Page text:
# A header
<dl>
  <dt>This <em>is</em> a term</dt>
  <dd>
    <p>This will be a para</p>

    <blockquote>
      <p>a blockquote</p>
    </blockquote>

    <h1>A header</h1>
  </dd>
</dl>

This is a term

This will be a para

a blockquote

A header

Tables

kramdown supports a syntax for creating simple tables. A line starting with a pipe character (|) starts a table row. However, if the pipe characters is immediately followed by a dash (-), a separator line is created. Separator lines are used to split the table header from the table body (and optionally align the table columns) and to split the table body into multiple parts. If the pipe character is followed by an equal sign (=), the tables rows below it are part of the table footer.

| A simple | table |
| with multiple | lines|
<table>
  <tbody>
    <tr>
      <td>A simple</td>
      <td>table</td>
    </tr>
    <tr>
      <td>with multiple</td>
      <td>lines</td>
    </tr>
  </tbody>
</table>

A simple table
with multiple lines
| Header1 | Header2 | Header3 |
|:--------|:-------:|--------:|
| cell1   | cell2   | cell3   |
| cell4   | cell5   | cell6   |
|----
| cell1   | cell2   | cell3   |
| cell4   | cell5   | cell6   |
|=====
| Foot1   | Foot2   | Foot3
{: rules="groups"}
<table rules="groups">
  <thead>
    <tr>
      <th style="text-align: left">Header1</th>
      <th style="text-align: center">Header2</th>
      <th style="text-align: right">Header3</th>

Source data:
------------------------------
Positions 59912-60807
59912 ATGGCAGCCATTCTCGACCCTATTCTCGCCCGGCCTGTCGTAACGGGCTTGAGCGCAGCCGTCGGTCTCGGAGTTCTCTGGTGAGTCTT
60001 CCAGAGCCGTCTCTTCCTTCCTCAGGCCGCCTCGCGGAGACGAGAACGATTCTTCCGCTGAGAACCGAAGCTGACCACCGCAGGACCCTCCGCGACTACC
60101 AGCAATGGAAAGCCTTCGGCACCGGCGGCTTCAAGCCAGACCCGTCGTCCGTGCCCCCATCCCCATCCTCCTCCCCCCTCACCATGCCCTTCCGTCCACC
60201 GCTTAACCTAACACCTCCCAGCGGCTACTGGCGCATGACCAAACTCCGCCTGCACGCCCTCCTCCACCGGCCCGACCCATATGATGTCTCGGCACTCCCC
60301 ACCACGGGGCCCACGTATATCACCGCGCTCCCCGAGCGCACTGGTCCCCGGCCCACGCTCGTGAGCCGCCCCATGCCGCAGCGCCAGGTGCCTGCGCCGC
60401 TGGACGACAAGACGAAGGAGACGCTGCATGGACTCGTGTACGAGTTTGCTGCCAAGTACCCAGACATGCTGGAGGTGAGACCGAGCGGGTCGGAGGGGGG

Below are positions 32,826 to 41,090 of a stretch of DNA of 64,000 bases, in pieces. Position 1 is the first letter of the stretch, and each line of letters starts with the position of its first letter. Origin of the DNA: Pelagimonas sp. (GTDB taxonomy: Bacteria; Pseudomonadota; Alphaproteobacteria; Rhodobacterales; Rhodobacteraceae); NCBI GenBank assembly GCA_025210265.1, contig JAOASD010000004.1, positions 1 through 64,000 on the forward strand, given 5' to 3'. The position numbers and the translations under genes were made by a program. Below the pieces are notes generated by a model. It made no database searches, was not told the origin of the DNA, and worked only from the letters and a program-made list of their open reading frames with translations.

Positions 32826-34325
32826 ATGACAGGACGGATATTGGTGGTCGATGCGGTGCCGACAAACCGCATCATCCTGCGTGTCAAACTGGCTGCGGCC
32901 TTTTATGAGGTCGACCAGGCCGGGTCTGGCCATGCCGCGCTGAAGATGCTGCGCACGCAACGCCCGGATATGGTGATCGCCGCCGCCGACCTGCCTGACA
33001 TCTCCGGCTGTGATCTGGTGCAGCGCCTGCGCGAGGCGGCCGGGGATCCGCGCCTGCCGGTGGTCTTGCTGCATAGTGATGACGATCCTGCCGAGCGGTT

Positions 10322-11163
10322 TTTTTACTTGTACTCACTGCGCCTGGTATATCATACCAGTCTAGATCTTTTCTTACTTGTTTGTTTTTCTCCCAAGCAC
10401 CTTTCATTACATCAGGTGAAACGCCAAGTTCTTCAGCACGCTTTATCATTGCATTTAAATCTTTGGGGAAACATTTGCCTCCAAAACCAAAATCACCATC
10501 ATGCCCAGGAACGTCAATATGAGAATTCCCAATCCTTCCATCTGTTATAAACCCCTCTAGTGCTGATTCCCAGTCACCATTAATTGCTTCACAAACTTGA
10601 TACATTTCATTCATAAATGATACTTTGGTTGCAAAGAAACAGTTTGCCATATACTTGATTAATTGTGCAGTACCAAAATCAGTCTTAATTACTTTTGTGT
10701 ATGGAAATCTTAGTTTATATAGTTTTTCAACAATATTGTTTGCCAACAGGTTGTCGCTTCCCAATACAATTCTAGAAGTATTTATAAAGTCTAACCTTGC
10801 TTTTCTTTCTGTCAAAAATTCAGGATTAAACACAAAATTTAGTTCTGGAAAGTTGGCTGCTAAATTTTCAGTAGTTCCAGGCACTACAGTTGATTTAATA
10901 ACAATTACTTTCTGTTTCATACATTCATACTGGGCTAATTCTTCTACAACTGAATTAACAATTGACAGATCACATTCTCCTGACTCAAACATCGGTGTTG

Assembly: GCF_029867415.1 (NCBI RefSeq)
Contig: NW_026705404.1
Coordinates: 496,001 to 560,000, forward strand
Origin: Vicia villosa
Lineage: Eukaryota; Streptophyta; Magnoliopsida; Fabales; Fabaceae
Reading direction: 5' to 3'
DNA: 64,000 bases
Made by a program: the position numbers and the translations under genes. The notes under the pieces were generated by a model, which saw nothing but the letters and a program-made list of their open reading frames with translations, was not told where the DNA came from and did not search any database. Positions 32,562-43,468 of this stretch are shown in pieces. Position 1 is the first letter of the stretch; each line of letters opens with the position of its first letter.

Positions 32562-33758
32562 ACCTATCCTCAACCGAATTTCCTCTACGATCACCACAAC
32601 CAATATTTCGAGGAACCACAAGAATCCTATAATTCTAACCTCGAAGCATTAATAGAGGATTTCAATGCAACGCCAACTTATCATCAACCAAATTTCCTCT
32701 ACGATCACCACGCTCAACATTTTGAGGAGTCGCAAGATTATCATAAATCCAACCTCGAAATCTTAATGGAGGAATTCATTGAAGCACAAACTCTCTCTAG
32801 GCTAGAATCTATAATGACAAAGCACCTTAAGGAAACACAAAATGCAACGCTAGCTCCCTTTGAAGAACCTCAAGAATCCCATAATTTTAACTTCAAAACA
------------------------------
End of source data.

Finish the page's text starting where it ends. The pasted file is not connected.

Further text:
</tr>
  </thead>
  <tbody>
    <tr>
      <td style="text-align: left">cell1</td>
      <td style="text-align: center">cell2</td>
      <td style="text-align: right">cell3</td>
    </tr>
    <tr>
      <td style="text-align: left">cell4</td>
      <td style="text-align: center">cell5</td>
      <td style="text-align: right">cell6</td>
    </tr>
  </tbody>
  <tbody>
    <tr>
      <td style="text-align: left">cell1</td>
      <td style="text-align: center">cell2</td>
      <td style="text-align: right">cell3</td>
    </tr>
    <tr>
      <td style="text-align: left">cell4</td>
      <td style="text-align: center">cell5</td>
      <td style="text-align: right">cell6</td>
    </tr>
  </tbody>
  <tfoot>
    <tr>
      <td style="text-align: left">Foot1</td>
      <td style="text-align: center">Foot2</td>
      <td style="text-align: right">Foot3</td>
    </tr>
  </tfoot>
</table>

Header1 Header2 Header3
cell1 cell2 cell3
cell4 cell5 cell6
cell1 cell2 cell3
cell4 cell5 cell6
Foot1 Foot2 Foot3

HTML elements

kramdown allows you to use block-level HTML tags (div, p, pre, …) to markup whole blocks of text – just start a line with a block-level HTML tag. kramdown syntax is normally not processed inside an HTML tag but this can be changed with the parse_block_html option. If this options is set to true, then the content of a block-level HTML tag is parsed by kramdown either as block level or span-level text, depending on the tag:

<div style="float: right">
Something that stays right and is not wrapped in a para.
</div>

{::options parse_block_html="true" /}

<div>
This is wrapped in a para.